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Equation Metal Carbonate --> Metal Oxide + Carbon Dioxide Thermal decomposition 'is when a substance breaks down into simpler substances when heated, often with the help of a catalyst. It's different from a reaction because there's only one substance to start with'. I came across this information in the EDEXCEL Modular Science revision guidebook 1. Thermal decomposition is the breakdown of a substance using thermal energy, this is not a reaction. Preliminary experiment Limewater and copper carbonate were used to see if a metal carbonate beaks down to produce carbon dioxide. This is what the experiment looked like: The equation for this: CaCo3(s) --> CuO(s) + Co2 (g) This experiment was to see if carbon dioxide was produced from a metal carbonate. In this case copper carbonate was used. Two test tubes were linked together by a rubber tube, which had a glass pipe coming out of the cork that prevented any of the carbon dioxide or any other gas from escaping. As you can see from the diagram in one tube there was limewater that was to test for the carbon dioxide, and in the other was copper carbonate. If there were carbon dioxide present, the limewater would turn cloudy (white in colour). When I was observing what happened I could see that there was carbon dioxide present because the limewater turned cloudy. ...read more.


In this experiment one mole of each metal carbonate was placed in the test tube then a cork was placed on the top, which secured the tube from the syringe in place. Once this was done the syringe would be set to 0 so that the results that we ended up with were true to the experiment. The metal carbonate was then heated and the CO2 levels were recorded. After each experiment a change in apparatus was needed so that a fair set of results could be recorded. In this experiment all factors will stay the same, apart from the metal carbonate. The mass of the metal carbonate will remain constant (1 mole of the metal carbonate). The reason why one factor is changed in the experiment is so that a fair set of results can be taken. Each metal carbonate will be tested 3 times so that an average can be taken. The mass of the metal carbonate will remain constant through out all the experiments; the distance that the metal carbonate will be away from the flame will be the same. Prediction In this experiment I expect that that the metal carbonates that are higher up in the reactivity series will produce more carbon dioxide. I believe this because of my research into the background of reactions. This is the order of the reactivity series: Most reactive Cu Zn v Mg Ca Least reactive Na I predict that the looser the bond of the metal carbonates the quicker it will react and produce Co2. ...read more.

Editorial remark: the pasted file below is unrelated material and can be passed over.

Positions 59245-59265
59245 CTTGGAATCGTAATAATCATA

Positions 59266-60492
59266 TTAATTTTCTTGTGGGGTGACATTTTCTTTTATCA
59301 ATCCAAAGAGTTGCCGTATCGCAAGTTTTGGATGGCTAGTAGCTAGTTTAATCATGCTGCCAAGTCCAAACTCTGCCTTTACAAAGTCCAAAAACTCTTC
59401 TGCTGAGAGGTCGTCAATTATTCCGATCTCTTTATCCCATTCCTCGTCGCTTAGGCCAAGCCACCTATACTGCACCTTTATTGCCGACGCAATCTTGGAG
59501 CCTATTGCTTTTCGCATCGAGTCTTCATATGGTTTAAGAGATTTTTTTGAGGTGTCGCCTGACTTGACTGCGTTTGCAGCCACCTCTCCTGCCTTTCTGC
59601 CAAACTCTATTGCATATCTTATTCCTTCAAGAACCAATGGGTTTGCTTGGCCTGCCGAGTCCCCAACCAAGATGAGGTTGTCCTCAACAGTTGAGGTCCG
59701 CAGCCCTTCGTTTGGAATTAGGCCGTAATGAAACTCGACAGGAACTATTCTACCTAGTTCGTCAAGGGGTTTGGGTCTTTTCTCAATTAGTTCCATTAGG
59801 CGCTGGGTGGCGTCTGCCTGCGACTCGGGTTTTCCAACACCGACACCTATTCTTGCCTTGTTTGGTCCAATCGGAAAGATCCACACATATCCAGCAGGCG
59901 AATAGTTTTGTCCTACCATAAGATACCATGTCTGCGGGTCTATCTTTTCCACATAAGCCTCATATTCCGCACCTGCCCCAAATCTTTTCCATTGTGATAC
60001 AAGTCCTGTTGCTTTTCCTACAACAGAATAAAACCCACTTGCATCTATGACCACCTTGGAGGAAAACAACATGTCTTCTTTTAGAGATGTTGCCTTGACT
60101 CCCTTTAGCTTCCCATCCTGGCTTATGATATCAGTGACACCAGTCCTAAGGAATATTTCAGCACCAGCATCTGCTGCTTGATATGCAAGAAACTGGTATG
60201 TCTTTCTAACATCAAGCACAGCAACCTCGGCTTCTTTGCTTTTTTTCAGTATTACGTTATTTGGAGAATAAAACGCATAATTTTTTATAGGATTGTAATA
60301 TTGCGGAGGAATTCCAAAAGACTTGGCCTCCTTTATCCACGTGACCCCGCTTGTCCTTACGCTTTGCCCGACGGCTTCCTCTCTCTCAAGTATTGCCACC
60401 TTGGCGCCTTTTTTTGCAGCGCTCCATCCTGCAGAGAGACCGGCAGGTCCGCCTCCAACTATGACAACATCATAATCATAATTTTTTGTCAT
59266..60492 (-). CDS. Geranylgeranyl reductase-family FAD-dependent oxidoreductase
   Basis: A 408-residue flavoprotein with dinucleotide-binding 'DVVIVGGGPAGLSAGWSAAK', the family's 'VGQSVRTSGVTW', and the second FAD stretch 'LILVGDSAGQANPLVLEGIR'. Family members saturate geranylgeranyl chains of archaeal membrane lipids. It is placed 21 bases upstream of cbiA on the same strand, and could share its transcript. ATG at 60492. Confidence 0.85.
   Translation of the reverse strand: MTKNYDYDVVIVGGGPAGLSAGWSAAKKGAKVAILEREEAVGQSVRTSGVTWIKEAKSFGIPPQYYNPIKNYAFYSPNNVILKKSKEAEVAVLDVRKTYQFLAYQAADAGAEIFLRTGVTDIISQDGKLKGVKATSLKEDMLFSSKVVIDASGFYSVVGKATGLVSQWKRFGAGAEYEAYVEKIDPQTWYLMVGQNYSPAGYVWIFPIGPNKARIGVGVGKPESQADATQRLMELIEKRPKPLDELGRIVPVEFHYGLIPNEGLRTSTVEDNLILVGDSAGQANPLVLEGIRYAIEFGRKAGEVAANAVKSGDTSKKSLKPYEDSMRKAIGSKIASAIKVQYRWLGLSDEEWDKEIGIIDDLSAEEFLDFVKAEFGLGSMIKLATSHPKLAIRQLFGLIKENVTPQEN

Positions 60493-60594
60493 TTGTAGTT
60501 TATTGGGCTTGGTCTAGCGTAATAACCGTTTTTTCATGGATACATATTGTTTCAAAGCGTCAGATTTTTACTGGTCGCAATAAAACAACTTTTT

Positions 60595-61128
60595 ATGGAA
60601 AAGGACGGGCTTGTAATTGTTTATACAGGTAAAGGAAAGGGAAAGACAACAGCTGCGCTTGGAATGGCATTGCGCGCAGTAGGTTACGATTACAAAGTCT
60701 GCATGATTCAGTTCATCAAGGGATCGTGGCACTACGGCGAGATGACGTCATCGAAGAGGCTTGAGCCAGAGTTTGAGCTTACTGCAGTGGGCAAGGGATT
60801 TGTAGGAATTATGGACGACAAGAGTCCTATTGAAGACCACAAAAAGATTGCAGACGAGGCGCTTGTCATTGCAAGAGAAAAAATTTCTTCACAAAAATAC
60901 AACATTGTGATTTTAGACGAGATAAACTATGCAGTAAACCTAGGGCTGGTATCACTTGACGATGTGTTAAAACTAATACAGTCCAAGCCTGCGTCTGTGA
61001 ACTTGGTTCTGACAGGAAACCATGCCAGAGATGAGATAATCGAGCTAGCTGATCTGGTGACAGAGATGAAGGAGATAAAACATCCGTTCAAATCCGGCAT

From my graph and my results I can see that the magnesium carbonate produced the most carbon dioxide gas, and calcium carbonate produce the least amount of gas. This is the pattern statement that I got from my graph, 'the stronger the bond the harder I is to break when burnt'. Evaluating When I was actually doing the experiment I tried to keep all but one factor the same. The factor that I changed was the different metal carbonate. Each time I tested each metal carbonate three times and then moved on to another one. From my graph there are many anomalous results. Three things can cause these: 4 Water 5 Amount of metal carbonate 6 Distance the flame is away from the metal carbonate If water gets into the carbonates then it will affect the results making them incorrect. Drying out the carbonates prior to the experiment so this isn't a factor can prevent this. Maintaining the same temperature throughout all the metal carbonates is crucial so that the experiment is fair. A ruler can be used to measure how far it is away from the flame so that the temperature is kept roughly the same all he way through the experiment. My results are not reliable because from my graph there are a lot of anomalous results that indicates something went wrong in the experiment. I think that the reason why the results were how they were was because ...read more.

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